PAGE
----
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Working Girl: GH's Finola Hughes Has A New Gig — And That's Nothing To Sneeze At

As if she's not busy enough appearing on GENERAL HOSPITAL, GH: NIGHT SHIFT and HOW TO GET THAT LOOK on The Style Network, actress, author and activist Finola Hughes (Anna) has taken on yet another job — as the new spokesperson for Aller-Ease.

Soap Opera Digest: How did this new gig come about?

Finola Hughes: I suffer from allergies and I've used the Aller-Ease products for years. For me, allergy-proofing is essential. Otherwise, I'm sneezing, coughing, tired, itchy, watery eyes. It's not good. As it turns out, they were looking for a spokesperson and they approached me. It's a perfect fit.

Digest: Are you a long-term allergy sufferer?

Hughes: As a kid, I grew up with asthma. Fortunately, I grew out of it, which some people do. Then, I didn't get anything else until I moved to New York [in 1999 to do ALL MY CHILDREN]. After living in New York for a few years, I had come down with this chronic cough. I went to an allergist to figure out if there was something I was allergic to. I thought it was going to be something exotic [laughs] and it was just house dust and house mites. She gave me this pamphlet about the products I could get to make myself feel better.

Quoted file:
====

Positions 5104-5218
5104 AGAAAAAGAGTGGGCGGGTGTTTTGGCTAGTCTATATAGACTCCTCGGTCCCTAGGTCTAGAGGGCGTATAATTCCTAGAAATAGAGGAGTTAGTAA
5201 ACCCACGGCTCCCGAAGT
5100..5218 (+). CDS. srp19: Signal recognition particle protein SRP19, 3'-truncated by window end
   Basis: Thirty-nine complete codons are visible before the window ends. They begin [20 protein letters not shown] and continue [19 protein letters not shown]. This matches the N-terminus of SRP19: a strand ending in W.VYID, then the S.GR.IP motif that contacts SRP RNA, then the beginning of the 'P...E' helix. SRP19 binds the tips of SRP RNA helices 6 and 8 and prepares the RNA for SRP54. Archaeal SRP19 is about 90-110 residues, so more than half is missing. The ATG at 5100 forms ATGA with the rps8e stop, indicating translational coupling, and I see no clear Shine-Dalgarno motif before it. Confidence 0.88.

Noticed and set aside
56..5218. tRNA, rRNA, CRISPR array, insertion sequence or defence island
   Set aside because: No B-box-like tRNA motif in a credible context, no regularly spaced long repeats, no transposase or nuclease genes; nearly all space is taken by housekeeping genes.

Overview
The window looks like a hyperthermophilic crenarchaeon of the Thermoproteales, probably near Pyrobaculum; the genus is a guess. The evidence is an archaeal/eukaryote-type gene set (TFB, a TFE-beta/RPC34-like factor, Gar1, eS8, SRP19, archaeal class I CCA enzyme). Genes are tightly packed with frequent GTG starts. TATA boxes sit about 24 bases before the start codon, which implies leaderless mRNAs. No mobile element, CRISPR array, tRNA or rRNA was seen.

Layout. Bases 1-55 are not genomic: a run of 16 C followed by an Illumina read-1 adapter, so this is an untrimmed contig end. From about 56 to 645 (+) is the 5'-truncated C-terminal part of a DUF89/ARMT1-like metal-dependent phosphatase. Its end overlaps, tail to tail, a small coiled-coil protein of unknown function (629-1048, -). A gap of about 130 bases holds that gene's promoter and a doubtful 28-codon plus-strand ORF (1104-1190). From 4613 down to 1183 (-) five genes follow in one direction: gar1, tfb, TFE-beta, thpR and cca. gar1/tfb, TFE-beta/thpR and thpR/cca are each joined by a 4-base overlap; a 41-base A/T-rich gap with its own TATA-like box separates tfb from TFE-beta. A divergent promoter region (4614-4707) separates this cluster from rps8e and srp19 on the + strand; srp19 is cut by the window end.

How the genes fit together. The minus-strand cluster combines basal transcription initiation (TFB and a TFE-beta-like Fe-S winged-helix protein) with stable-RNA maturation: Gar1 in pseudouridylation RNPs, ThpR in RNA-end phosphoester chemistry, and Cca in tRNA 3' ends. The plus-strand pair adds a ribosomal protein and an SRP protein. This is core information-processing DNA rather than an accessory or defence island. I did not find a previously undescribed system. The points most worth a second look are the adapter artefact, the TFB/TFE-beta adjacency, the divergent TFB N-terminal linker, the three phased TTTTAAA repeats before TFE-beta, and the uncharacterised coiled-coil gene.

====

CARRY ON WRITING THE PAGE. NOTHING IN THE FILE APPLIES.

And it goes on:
Digest: Like what?

Hughes: For example, getting a zip-up sleeve for your pillow and covering your mattresses — basically enclosing any allergens you might get from your bedding. I got rid of the feather pillow and several weeks later, lo and behold, I stopped feeling as rough as I did. That was six or seven years ago and I just hooked up with Aller-Ease a month ago. Now they're coming out with these amazing products that are very soft cotton and just really delicious. In the past, some zip-up products out there were a little crinkly. They would make noise, but these are just great.

Digest: What's another tip?

Hughes: Rip up those carpets. I have hardwood floors now, maybe one rug. I don't have any drapes on the windows. I make sure to take care of the environment and, happily, my children haven't developed any allergies. It's really a common sense approach. Now that we're heading into winter, and especially if you're in the cold and spend more time indoors, now is the time to look at how you can make your home more hypoallergenic. In doing this, I learned that 62 million Americans suffer from indoor allergies, so my goal is to educate people about this and hopefully save them all the trouble and discomfort that I went though.


For more of Finola's tips on allergy-proofing your home, go to www.aller-ease.com.


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